Fraud continues to increase and is costing business more, according to LexisNexis Risk Solutions. New research from the firm concludes the pandemic has prompted higher online and e-commerce fraud volumes and monetary losses because of the massive shift to online and mobile transactions during this time.
The 11th annual LexisNexis Risk Solutions True Cost of Fraud Study: e-Commerce/Retail Edition estimates increased fraud volumes translate into a 7.3 percent increase in the cost of fraud year-over-year for U.S. e-commerce and retail merchants. The LexisNexis Fraud Multiplier—the total amount of costs related to fees, interest, merchandise replacement and redistribution per dollar of fraud for which the merchant is held liable—shows fraud now costs companies $3.36 for every dollar in fraud chargebacks compared to $3.13 in 2019 and $2.40 in 2016. This is an increase of $0.96 over five years. U.S. costs are significantly higher than the cost that Canadian retailers face per $1 lost to fraud at $2.87.
Merchants Struggle to Distinguish Customer Activity
Retailers are finding it difficult to distinguish legitimate customers from malicious bots while balancing fraud prevention with risk-appropriate customer friction, according to LexisNexis in a summary of the research.
“This becomes even more complicated when purchases involve third-party, non-bank payment providers where transaction speed and volume are high and transparency into complex payment chains and end-customer profiles is low,” the firm said. “Mid to large retailers selling digital goods are more challenged detecting and preventing fraud within these payment types. Fifty-eight percent of retailers selling digital goods say differentiating synthetic identities is a top verification challenge.”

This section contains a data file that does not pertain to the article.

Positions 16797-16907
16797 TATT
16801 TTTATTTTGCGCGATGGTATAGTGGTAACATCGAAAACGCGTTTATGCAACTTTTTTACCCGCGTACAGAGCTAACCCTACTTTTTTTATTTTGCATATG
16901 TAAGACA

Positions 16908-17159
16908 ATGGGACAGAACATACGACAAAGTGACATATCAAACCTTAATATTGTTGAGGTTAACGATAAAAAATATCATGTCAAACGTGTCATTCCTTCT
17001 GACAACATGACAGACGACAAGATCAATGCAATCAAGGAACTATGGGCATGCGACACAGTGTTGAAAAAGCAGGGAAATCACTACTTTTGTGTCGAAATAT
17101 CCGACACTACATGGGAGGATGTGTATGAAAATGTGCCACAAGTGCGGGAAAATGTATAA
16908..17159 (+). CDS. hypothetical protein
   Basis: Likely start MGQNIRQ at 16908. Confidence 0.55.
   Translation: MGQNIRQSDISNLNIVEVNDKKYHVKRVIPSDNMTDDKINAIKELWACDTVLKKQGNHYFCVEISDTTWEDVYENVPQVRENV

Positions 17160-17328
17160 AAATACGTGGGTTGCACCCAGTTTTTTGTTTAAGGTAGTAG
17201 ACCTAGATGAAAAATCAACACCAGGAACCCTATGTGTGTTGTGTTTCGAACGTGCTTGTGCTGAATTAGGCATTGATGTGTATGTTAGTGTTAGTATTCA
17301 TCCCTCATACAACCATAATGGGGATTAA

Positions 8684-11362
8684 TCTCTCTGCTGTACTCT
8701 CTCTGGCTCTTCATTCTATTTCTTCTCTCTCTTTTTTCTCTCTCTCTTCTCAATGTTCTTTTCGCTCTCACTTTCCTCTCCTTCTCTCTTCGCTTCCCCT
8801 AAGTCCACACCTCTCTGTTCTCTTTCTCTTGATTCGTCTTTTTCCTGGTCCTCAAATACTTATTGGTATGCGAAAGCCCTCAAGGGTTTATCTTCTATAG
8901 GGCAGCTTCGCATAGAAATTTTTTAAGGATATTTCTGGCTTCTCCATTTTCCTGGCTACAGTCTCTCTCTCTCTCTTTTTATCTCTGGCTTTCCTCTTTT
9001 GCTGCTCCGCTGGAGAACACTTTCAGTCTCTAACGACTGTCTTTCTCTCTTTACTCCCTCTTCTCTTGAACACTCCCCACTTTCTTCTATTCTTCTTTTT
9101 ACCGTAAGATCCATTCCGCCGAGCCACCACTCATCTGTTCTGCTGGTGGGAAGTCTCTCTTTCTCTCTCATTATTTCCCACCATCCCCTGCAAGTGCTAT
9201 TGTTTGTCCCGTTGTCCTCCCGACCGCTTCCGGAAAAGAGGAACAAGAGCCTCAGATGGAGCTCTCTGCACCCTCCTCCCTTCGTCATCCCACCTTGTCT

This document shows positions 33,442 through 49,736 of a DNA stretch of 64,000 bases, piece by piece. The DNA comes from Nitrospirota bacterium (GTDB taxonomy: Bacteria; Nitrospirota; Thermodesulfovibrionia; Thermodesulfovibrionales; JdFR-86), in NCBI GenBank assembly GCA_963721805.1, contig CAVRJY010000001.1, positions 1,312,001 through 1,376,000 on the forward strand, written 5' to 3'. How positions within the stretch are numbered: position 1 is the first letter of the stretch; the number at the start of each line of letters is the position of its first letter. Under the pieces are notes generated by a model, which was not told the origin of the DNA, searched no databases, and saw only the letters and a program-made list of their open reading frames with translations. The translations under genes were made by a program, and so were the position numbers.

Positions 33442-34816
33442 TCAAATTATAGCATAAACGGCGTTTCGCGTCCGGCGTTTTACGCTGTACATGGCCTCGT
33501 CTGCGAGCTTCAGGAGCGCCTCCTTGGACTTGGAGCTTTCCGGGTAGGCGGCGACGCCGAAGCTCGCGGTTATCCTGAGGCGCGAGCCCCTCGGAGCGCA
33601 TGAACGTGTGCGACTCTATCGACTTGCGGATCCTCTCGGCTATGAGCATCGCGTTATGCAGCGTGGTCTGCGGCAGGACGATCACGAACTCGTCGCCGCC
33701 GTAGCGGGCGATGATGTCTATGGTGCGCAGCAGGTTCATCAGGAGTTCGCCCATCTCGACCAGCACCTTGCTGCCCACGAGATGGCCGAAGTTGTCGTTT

Overall, the average volume of monthly fraud attacks increased 9 percent for U.S. retailers year-over-year while the average number of successful monthly fraud attempts increased between 43 and 48 percent for midsize and large retailers and 27 percent for smaller retailers. Attack volumes were already trending upward prior to the shutdown as mobile and online channels traditionally have higher fraud rates, said LexisNexis.
“Some of this growth is due to increased transaction volume due to the temporary closing of brick-and-mortar retailers during the pandemic,” the firm said.